The birds, the bees, chimpanzees, humans – we all do it, but few people realise that sexual reproduction actually first evolved in creatures vastly different to ourselves.
So what were they and how did it all start? What is the real story of the birds and the bees?
The dawn of sexual reproduction has always been a puzzle for scientists. Today on Earth 99% of multicellular creatures – the big organisms we can see – reproduce sexually. All have their unique mechanisms, but why this process evolved is actually a subject of great mystery.
Even for Darwin, the father of evolution, sex was confusing
Even for Darwin, the father of evolution, sex was confusing. He wrote in 1862: "We do not even in the least know the final cause of sexuality; why new beings should be produced by the union of the two sexual elements. The whole subject is as yet hidden in darkness."
Many species are totally preoccupied by sex and will go to great lengths to gain a mate. The male bowerbird builds elaborate nests to impress females; the female glow-worm's tail burns bright to lure the male; even the perfume produced by a flower is simply a clever trick to attract insects that will pick up pollen and then make a beeline to neighbouring plants, fertilising them in the process.
Even with all this mesmeric diversity, all sexually reproducing organisms follow the same basic route to make new offspring – two members of the same species combine their DNA to produce a new genome.
Before sex evolved all reproduction was done asexually, which basically means by cell division
Before sex evolved all reproduction was done asexually, which basically means by cell division – an organism literally splits in half to form two.
It is a simple copy-and-divide mechanism, and it is something that all bacteria, most plants and even some animals do at least some of the time.
The mechanism of asexual reproduction is much more efficient and less messy than sexual reproduction. An asexual species does not have to waste time and energy searching for and impressing a partner, they just grow and divide in two. Contrast that with the troublesome, and sometimes dangerous, process of attracting a mate for sexual reproduction.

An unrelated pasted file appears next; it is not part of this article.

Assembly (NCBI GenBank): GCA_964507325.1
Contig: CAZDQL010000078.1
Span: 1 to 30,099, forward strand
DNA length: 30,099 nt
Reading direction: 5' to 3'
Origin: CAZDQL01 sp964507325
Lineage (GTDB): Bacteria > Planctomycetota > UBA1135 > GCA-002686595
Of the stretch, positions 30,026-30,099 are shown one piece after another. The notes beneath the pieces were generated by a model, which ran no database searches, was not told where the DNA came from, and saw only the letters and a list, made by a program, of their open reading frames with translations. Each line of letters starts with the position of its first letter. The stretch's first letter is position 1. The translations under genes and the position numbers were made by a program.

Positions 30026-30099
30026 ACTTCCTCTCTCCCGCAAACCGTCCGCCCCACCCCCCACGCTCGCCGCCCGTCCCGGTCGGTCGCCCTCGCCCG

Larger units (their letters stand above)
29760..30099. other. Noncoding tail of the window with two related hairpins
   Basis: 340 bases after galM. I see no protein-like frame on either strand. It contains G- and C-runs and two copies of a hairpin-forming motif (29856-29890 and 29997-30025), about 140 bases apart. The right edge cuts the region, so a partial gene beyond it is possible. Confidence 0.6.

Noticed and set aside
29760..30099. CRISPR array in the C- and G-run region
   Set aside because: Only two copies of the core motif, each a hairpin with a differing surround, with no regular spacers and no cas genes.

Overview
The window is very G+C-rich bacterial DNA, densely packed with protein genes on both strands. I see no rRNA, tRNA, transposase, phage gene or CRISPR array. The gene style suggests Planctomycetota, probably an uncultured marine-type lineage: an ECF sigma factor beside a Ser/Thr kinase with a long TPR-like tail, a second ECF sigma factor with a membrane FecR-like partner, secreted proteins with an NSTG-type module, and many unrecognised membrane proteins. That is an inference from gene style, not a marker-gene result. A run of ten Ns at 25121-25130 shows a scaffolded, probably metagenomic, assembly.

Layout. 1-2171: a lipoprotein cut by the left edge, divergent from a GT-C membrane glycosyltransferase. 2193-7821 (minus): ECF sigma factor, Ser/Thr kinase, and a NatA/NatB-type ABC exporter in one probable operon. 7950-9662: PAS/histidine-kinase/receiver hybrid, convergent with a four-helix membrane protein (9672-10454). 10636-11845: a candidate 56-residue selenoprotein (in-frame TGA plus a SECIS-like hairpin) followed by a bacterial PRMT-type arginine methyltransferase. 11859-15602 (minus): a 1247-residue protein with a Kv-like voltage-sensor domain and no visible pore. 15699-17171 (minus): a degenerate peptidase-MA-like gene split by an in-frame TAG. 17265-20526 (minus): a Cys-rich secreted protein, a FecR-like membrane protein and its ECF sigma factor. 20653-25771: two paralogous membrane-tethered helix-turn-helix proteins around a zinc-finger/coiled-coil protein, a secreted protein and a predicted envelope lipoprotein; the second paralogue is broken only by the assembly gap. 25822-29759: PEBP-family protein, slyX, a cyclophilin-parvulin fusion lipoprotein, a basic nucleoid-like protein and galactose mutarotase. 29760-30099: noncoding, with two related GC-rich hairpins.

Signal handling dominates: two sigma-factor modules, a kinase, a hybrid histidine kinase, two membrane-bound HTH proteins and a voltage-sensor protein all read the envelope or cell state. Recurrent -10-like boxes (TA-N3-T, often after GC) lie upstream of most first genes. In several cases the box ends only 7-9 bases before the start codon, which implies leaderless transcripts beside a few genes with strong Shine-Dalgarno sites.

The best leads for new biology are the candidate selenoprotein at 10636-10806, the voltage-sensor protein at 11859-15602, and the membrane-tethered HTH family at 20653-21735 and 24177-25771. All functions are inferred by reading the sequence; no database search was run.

An asexual species doesn’t have to waste time and energy searching for and impressing a partner
And then there are the other obvious costs of sex. Joining together chunks of two separate genomes requires a different kind of process – an egg must be fertilised. It also means each parent only passes half of its genes to the offspring. Asexual parents, in contrast, produce offspring that are basically carbon copies of themselves, which sounds like a better approach for a world in which we are told that our genes selfishly want to guarantee their survival.
So, bearing all this in mind, why should so many species take the long and winding route of sexual reproduction, when a straightforward path is available? Sex must offer some evolutionary advantage that outweighs the obvious disadvantages.
In 1886, German evolutionary biologist August Weismann proposed one such advantage. He said that sexual reproduction reshuffles genes to create "individual differences" upon which natural selection acts. Basically, sex is an opportunity for two organisms in the same species to pool their resources.
In some studies asexually reproducing species have been coaxed into becoming sexual
Some of their offspring will carry a beneficial mix of good genes from both parents, meaning they will respond better to environmental stresses that would leave asexual species in grave danger. In fact, sex may even speed up the pace of evolution – an obvious advantage if the environmental conditions are changing rapidly too.
Ultimate proof of these benefits of sex comes from studies in which asexually-reproducing species have been coaxed into becoming sexually-reproducing ones. Primitive single-celled organisms usually do just fine with asexual reproduction, but if environmental stresses are high, they can turn into sexual species.
Environmental stress can be anything from a slight change in the weather to a meteor strike.